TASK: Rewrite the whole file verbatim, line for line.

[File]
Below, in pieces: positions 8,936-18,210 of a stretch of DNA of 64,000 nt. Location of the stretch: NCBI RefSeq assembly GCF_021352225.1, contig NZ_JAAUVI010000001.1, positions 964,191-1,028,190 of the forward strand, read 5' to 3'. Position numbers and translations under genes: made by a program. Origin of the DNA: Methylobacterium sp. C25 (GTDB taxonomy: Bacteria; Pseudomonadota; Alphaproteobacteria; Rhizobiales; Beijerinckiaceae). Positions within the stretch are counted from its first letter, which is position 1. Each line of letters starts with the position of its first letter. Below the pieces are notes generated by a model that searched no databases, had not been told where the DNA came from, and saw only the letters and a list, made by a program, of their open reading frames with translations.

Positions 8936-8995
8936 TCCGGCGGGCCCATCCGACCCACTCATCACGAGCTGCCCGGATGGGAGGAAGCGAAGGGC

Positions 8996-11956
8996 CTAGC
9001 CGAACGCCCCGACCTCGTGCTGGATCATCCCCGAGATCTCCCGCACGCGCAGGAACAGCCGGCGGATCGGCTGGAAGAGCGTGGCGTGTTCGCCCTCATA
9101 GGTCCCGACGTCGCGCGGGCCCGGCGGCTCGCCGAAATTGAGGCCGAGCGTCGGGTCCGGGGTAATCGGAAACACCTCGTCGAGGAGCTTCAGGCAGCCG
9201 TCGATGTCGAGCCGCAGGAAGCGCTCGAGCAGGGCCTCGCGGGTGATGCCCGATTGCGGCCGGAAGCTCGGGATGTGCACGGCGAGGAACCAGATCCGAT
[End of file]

Below, in pieces: positions 8,936-18,210 of a stretch of DNA of 64,000 nt. Location of the stretch: NCBI RefSeq assembly GCF_021352225.1, contig NZ_JAAUVI010000001.1, positions 964,191-1,028,190 of the forward strand, read 5' to 3'. Position numbers and translations under genes: made by a program. Origin of the DNA: Methylobacterium sp. C25 (GTDB taxonomy: Bacteria; Pseudomonadota; Alphaproteobacteria; Rhizobiales; Beijerinckiaceae). Positions within the stretch are counted from its first letter, which is position 1. Each line of letters starts with the position of its first letter. Below the pieces are notes generated by a model that searched no databases, had not been told where the DNA came from, and saw only the letters and a list, made by a program, of their open reading frames with translations.

Positions 8936-8995
8936 TCCGGCGGGCCCATCCGACCCACTCATCACGAGCTGCCCGGATGGGAGGAAGCGAAGGGC

Positions 8996-11956
8996 CTAGC
9001 CGAACGCCCCGACCTCGTGCTGGATCATCCCCGAGATCTCCCGCACGCGCAGGAACAGCCGGCGGATCGGCTGGAAGAGCGTGGCGTGTTCGCCCTCATA
9101 GGTCCCGACGTCGCGCGGGCCCGGCGGCTCGCCGAAATTGAGGCCGAGCGTCGGGTCCGGGGTAATCGGAAACACCTCGTCGAGGAGCTTCAGGCAGCCG
9201 TCGATGTCGAGCCGCAGGAAGCGCTCGAGCAGGGCCTCGCGGGTGATGCCCGATTGCGGCCGGAAGCTCGGGATGTGCACGGCGAGGAACCAGATCCGAT